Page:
Paralysis of the WTO’s Appellate Body and WTO Reform
(Statement by Foreign Minister MOTEGI Toshimitsu)
1. On December 10, 2019, the Appellate Body of the World Trade Organization (WTO) fell into a position of being unable to hearing new appeals. The WTO members have long shared a deep concern that the Appellate Body has been unable to play its expected role, which is to secure a positive solution and a prompt settlement of a dispute. Japan has shared this concern, and considered reforming the Appellate Body as an urgent matter to be addressed.
2. In recent years, the WTO has not been capable of adequately addressing protectionism, unfair trade practices, and emerging challenges caused by technological innovation and other changes. Against this backdrop, Japan has been taking initiatives of WTO reform. For example, Japan has been co-chairing the negotiations on trade-related aspects of electronic commerce at the WTO in order for the Organization to advance international rule-making on digital economy. On top of that, Japan has been facilitating the concerted efforts through promoting the “Osaka Track” since it was launched on the occasion of the G20 Osaka Summit in June this year.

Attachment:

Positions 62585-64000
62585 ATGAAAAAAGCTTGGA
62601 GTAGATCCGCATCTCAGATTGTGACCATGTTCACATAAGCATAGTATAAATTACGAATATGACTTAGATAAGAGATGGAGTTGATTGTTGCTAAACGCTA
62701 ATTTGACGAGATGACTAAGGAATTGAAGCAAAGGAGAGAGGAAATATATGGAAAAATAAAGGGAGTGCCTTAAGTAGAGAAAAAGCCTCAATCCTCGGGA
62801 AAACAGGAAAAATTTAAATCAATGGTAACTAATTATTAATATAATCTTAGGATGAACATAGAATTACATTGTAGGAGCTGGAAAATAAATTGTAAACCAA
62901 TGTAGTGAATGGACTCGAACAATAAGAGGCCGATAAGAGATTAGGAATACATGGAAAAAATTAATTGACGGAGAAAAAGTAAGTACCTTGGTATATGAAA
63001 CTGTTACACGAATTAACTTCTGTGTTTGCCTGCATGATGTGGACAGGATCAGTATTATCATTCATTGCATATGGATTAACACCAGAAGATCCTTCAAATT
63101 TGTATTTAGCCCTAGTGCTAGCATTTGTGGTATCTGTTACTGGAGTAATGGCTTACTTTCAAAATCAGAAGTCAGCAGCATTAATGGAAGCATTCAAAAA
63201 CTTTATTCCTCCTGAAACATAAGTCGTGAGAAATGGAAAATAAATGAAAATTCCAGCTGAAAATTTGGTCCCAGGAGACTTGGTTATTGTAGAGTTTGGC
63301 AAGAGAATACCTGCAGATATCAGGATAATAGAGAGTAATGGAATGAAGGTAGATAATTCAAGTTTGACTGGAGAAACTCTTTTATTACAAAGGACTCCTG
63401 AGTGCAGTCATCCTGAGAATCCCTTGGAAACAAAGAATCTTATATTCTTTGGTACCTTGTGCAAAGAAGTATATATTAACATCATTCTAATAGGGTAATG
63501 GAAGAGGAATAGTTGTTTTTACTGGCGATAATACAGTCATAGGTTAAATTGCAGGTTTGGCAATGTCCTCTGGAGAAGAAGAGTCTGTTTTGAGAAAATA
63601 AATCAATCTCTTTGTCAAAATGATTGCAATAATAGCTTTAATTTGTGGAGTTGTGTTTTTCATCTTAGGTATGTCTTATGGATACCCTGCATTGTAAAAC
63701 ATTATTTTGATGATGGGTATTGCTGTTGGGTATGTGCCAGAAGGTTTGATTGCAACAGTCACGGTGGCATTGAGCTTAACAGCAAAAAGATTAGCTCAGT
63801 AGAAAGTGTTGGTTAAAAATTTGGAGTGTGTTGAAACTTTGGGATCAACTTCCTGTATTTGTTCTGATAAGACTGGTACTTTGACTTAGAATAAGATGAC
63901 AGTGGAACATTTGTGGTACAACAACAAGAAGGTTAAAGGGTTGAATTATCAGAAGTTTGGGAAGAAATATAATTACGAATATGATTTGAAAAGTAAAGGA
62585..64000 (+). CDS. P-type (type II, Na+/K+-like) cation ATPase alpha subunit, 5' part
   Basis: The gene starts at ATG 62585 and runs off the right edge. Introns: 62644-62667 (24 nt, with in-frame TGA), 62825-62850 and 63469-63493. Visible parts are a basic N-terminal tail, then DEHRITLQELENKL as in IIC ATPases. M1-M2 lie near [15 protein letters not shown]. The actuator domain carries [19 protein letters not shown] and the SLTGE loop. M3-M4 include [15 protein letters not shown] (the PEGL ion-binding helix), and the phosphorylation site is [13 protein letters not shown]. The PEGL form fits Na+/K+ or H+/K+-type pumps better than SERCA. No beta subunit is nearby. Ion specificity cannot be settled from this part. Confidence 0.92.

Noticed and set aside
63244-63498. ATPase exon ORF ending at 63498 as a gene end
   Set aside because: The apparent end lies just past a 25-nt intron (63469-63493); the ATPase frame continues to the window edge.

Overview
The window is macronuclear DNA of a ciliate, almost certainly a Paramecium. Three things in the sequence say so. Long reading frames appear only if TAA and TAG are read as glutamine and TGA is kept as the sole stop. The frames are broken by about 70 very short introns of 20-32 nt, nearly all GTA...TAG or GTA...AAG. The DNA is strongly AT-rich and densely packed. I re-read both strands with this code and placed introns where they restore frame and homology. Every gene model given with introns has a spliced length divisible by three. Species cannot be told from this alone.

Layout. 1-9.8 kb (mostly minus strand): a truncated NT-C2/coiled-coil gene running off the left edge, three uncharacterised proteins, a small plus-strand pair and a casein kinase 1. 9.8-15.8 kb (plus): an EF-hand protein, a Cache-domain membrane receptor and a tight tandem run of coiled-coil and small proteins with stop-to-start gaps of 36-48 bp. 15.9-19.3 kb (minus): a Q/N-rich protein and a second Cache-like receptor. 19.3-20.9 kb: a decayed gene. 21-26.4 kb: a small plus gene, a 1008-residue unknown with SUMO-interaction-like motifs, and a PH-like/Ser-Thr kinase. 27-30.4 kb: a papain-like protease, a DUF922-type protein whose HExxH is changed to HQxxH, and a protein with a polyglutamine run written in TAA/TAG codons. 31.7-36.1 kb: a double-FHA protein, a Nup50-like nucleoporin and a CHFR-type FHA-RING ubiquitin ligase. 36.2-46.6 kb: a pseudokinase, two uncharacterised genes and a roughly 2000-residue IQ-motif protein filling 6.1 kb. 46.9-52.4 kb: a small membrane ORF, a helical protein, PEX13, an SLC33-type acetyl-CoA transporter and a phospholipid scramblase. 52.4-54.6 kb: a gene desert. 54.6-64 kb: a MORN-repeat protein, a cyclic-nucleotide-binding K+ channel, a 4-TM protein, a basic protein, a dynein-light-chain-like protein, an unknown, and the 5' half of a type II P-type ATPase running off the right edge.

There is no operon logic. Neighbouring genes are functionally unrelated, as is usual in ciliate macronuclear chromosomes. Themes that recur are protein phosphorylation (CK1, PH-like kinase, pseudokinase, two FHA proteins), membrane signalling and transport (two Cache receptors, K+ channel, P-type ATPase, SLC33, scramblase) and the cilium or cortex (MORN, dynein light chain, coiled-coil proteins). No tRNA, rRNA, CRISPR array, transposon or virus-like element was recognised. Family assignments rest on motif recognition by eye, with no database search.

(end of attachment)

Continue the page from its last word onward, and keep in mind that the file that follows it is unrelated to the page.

3. At the G20 Aichi-Nagoya Foreign Ministers’ Meeting which I hosted last month, a strong sense of urgency was shared for the need of WTO reform such as solving the current impasse of the Appellate Body. In this relation, Japan has contributed to invigorating discussions at the WTO by presenting a concrete proposal in April this year. Toward the 12th WTO Ministerial Conference scheduled in June, 2020, Japan is determined to enhance a leadership even further for the discussions among the Members with a view to achieving substantial progress on various areas of the WTO reform.